Many passages might be quoted from the Old Testament writings, where the Father's choice and ordination of the Saviour are declared in the strongest and most explicit terms. In one place he is introduced, proclaiming his sovereign pleasure in these words : “ Behold my Servant whom I uphold, mine Elect in whom my soul delighteth: I have put my Spirit upon him, he shall bring forth judgment to the Gentiles.” In another place, where Messiah himself is the speaker, the Father's commission is thus acknowledged by him: “ The Spirit of the Lord God is upon me, because the Lord bath anointed me to preach gooil tidings unto the meek, he ath sent me to bind up the broken-hearted, to proclaim liberty to the captives, and the opening of the prison to them that are bound.” And this last quotation is more remarkable, because the evangelist Luke informs us, that our Lord, after reading it publicly in the synagogue at Nazareth, directly applied it to himself, by adding these words: “ This day is this Scripture fulfilled in your ears.” Luke iv, 21.
But there are other declarations of our blessed Re
deemer, which, without any circuit, express the same truth, in terms so plain, that it is impossible for any body to mistake their meaning. “ I proceed forth,” said he, “ and came from God; neither came I of myself, but he sent me.” “ I do nothing of mysell, but as the Father hath taught me I speak these things, and he that sent me is with me." I came from heaven to do the will of him that sent me." “ I have not spoken of myself, but the Father which sent me, he gave me a command. ment what I should say and what I should speak.” Such explicit acknowledgments from the mouth of “ the faithful witness," which must be familiar to the ears of all who are conversant with the lively oracles of truth, are sufficient to illustrate the agency of the Father in framing the plan of man's redemption before time commenced, and in ordaining the Son to carry it into execution.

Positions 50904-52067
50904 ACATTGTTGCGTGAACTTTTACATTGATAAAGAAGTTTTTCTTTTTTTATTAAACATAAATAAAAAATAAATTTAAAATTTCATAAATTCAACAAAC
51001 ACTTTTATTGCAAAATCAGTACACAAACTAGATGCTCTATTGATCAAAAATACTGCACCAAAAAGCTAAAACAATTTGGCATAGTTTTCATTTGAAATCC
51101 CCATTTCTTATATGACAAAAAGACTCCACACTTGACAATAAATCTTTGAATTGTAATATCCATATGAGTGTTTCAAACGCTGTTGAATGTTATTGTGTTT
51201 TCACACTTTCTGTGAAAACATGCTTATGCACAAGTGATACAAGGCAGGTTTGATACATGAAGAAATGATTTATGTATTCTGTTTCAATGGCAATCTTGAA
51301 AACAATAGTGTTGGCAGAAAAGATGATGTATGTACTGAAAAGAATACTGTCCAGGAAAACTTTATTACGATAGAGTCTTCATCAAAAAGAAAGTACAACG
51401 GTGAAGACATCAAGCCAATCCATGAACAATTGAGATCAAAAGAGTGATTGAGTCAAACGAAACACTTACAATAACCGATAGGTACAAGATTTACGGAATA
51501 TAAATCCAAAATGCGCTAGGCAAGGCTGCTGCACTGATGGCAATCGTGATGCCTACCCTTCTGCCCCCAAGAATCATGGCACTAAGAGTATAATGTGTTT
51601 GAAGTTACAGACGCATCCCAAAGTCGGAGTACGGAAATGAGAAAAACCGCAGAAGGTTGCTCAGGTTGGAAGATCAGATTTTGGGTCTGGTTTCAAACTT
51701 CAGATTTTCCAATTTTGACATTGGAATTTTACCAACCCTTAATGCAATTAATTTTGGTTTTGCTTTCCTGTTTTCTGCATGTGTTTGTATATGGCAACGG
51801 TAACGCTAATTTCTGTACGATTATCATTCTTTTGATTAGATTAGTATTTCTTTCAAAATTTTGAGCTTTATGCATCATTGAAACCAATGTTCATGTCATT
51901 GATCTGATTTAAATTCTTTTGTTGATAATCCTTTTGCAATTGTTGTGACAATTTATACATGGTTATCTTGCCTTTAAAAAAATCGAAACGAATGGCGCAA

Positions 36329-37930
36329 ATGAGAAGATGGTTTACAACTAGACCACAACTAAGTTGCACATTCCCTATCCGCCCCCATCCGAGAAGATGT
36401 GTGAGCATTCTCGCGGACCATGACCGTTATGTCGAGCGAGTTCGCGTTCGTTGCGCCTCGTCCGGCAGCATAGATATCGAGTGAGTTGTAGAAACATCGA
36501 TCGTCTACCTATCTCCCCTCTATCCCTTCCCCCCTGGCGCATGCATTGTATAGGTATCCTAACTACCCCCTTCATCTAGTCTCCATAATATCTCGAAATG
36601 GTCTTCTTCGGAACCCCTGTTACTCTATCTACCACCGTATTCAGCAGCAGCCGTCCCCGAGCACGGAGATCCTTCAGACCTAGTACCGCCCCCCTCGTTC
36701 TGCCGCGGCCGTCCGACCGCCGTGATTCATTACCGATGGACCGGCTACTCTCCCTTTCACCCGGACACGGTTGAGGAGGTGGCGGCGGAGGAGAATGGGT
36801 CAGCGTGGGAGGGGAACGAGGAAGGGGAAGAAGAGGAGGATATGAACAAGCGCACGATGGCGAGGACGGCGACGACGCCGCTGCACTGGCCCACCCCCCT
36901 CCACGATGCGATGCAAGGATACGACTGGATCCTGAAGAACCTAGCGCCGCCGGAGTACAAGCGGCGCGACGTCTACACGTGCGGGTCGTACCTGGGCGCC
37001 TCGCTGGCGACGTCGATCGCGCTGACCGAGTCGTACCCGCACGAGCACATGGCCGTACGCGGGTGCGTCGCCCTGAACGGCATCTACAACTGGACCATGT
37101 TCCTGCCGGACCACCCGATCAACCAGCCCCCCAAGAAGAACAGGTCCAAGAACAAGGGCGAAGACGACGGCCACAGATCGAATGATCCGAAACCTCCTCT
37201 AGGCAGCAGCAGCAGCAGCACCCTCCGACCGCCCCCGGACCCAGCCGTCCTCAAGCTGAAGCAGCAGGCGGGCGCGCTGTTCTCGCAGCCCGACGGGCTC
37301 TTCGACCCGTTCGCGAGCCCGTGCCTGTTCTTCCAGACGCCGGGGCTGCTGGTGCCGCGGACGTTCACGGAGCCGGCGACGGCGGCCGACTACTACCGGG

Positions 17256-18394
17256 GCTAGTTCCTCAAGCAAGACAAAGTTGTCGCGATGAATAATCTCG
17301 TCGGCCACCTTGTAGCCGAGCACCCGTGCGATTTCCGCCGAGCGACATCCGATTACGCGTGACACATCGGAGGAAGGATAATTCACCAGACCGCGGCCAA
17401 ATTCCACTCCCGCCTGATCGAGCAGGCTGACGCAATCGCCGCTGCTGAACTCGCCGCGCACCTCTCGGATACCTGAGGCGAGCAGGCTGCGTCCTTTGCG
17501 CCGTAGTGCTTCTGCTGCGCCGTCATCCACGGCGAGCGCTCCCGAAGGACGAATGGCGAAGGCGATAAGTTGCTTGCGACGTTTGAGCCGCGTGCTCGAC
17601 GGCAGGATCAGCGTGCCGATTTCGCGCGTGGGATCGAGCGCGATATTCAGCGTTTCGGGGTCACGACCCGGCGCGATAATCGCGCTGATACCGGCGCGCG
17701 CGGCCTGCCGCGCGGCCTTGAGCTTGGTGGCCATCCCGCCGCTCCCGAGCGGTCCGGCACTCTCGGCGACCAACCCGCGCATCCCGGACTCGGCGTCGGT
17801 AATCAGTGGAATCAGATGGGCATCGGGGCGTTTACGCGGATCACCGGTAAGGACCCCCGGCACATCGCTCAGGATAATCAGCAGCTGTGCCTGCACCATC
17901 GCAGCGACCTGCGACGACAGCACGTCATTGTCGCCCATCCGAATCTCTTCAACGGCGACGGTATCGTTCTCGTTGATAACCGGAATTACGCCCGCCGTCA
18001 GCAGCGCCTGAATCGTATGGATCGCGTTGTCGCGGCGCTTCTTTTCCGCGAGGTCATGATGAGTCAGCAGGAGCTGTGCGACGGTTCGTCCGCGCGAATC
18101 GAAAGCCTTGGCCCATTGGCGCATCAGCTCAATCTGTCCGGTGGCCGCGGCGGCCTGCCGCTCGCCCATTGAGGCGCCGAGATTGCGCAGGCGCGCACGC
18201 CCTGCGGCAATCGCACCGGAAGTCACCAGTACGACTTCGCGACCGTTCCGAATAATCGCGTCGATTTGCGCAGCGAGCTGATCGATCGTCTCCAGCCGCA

Secondly. His agency is no less conspicuous in manifesting the Saviour at the appointed season.
It was the original promise, that “ the seed of the woman should bruise the serpent's head.” Accordingly we read, (Gal. iv. 4.) that “when the fulness of the time was come, God sent forth his Son, made of a woman." The propriety of which expression cannot fail to strike us with peculiar force, wheu we recollect what the angel said to Mary, after he had informed her of the high honour wbich God was about to confer upon her, (Luke i. 35.) “ The Holy Ghost shall come upon thee, and the power of the Highest shall overshadow thee; therefore also that holy thing which shall be born of thee, shall be called the Son of God.” All the predictions of the prophets concerning the time and place of the Messiah’s birth, and the circumstances of the Jewish nation at that important period, were most exactly fulfilled, as might easily be shown.
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But he had greater witness than that of John. "The works which his Father gave him to finish, the same marketlont be did, bare witness of him that the Father anot bond sent him." It was to this divine attestation that our Lord himself most frequently appealed. When the Jews corda time to him in Solomon's porch at the feast of the dediention, and said unto him, “How long dost thou make
| Fine i to doubt? it thou be the Christ tell us plainly;" his *11*nop was, "I told you, and ye beliered not: The words that I do in my Father's name, they bear witness of me." "If I do not the works of my Father, believe me hof: but it I do, though ye beliere not me, believe the #4: that ye may know and believe that the Fsthat is ki me and I in him."